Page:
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Archive for Friday, September 12, 2008

Web allows photos to take on new identities

September 12, 2008

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Jon Niccum tries out Yearbook Yourself (circa 1976).

Jon Niccum tries out Yearbook Yourself (circa 1976).

Jon Niccum tries out the Zombie Face Changer.

Jon Niccum tries out the Zombie Face Changer.

Jon Niccum combines the Zombie Face Changer with Yearbook Yourself (circa 1978).

Jon Niccum combines the Zombie Face Changer with Yearbook Yourself (circa 1978).

In past decades people lived in fear of being shown pictures that caught them in compromising positions.

But in the post-Internet age, folks seem to embrace it.

How else to explain the dozens of Web sites devoted to placing one's own photo into silly and/or horrifying contexts? All it takes is a little Photoshop-style manipulation, and the fun begins.

Take the site Man Babies, for instance. The title says it all, as does the File Under tag at the bottom of the page which suggests: Funny Weird Creepy Photoshop Humor.

Basically the site posts pics in which the heads of a father and son have been switched. Through some resizing, shadowing and color correction, the results are as disturbing as one of those "Baby Geniuses" movies.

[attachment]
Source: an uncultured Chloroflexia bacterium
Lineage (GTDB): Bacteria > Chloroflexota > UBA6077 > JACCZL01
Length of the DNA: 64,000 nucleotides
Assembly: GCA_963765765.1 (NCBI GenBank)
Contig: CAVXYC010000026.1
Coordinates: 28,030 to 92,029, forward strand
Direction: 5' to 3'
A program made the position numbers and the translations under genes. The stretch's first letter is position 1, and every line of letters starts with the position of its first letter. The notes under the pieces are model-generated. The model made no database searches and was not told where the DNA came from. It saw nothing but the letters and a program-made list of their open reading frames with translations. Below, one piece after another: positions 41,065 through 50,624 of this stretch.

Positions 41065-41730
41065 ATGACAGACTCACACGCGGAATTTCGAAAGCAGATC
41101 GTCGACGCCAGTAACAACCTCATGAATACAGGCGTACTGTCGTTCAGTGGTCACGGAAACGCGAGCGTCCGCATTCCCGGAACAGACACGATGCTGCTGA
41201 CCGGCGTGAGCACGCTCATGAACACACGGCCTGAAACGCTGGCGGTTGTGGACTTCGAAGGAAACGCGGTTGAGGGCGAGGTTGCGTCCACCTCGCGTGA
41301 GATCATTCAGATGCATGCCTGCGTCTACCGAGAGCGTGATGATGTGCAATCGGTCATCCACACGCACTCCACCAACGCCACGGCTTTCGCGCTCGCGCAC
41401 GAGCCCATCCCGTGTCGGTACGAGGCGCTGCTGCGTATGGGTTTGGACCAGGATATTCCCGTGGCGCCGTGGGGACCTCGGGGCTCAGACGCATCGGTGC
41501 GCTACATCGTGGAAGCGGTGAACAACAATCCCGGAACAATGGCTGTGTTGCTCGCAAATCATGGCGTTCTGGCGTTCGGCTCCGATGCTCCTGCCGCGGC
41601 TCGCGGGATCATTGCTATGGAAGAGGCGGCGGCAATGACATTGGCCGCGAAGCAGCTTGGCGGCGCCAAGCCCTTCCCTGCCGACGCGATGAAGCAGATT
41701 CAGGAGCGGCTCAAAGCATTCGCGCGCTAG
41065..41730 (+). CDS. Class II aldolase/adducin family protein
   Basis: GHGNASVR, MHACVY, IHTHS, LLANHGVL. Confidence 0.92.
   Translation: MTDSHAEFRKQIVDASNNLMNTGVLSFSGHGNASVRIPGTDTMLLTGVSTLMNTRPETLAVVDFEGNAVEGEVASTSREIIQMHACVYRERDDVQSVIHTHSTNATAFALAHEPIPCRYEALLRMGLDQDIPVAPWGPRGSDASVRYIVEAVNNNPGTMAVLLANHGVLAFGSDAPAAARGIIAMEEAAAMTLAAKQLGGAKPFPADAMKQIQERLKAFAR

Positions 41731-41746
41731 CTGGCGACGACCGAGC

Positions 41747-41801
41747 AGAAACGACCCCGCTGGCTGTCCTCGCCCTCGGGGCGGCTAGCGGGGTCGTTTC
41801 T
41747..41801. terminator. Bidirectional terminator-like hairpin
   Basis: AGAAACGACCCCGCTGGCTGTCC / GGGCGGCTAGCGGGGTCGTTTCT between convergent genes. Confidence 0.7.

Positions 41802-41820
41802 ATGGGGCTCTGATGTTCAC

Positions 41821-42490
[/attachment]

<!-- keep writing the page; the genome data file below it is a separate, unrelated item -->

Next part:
Personal favorites include baby-daddy feeding daddy-baby Gerber peas in his high chair. Or muscle-bound baby-guy tossing his bearded father-baby into the air while the adult-infant screams.

Yuck.

Sometimes a Web site will even do the photo work for you.

Check out Yearbook Yourself. The site allows you to see yourself as a member of any high school class between 1950 and 2000. The hair styles, the clothing, the self-loathing.

All you do is select gender, load a mugshot - a la my Net Worth photo - and use the image tools to match it up.

Then you must select your mall. Huh?

Actually the site is a clever interactive ad for shopping malls (links take you to online purchasing options for things like Gap, etc.). But the mall choices really do affect the photos, as those located in Minneapolis feature different looks than those in San Francisco.

A little original music accompanies the finished yearbook photos.

I think I look particularly stylish in the puffy 1988 mullet, which is unified by the generic hair-metal power ballad on the soundtrack. The 1976 Leif Garrett mode (pictured above) is also spiffy.

Ah, I remember hair well.

If you really want to alter your look, try out the Zombie Face Changer.

The site is part of the promotional materials for the film "Diary of the Dead," the latest (and not necessarily greatest) effort from undead-flick patriarch George Romero.

The process is easy - though it takes awhile to load. Once again you upload a portrait, then you get to add all kinds of zombie bits: swollen eyes, bloody mouths, sickening scars. Capping the process is the "facial decomposer bar," which lets you go from Jude Law to Peter O'Toole in no time.

To see a zombified picture of me, look above.

You're on your own with the Man Babies.

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